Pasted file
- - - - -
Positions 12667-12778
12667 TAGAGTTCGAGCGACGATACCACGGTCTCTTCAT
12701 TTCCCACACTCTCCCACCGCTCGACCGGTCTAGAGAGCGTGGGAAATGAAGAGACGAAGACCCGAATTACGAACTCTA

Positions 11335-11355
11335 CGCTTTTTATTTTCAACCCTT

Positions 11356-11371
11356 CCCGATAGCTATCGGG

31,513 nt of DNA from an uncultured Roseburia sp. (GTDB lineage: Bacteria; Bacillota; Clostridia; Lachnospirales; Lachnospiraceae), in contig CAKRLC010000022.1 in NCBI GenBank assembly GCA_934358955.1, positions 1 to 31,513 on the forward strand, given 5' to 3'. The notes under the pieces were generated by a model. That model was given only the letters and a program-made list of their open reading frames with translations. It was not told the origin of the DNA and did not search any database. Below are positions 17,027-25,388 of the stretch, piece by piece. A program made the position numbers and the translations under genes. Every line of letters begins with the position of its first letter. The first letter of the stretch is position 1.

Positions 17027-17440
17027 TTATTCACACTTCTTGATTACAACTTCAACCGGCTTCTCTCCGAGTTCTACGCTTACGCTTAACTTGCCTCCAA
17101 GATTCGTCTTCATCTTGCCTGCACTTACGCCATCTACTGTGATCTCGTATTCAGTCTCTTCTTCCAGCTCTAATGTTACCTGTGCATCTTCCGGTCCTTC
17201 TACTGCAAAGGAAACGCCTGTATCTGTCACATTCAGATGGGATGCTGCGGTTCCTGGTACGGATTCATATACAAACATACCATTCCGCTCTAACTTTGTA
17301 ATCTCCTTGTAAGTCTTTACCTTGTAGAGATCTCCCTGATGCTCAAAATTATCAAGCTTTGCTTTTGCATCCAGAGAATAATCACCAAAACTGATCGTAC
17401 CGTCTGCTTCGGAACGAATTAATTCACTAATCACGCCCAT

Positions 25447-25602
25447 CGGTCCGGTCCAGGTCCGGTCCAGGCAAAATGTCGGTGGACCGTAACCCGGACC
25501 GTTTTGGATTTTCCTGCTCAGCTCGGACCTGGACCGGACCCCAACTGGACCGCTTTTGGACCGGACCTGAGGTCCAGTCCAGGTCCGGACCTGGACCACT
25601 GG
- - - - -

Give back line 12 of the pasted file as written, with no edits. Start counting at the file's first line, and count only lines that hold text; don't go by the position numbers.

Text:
17201 TACTGCAAAGGAAACGCCTGTATCTGTCACATTCAGATGGGATGCTGCGGTTCCTGGTACGGATTCATATACAAACATACCATTCCGCTCTAACTTTGTA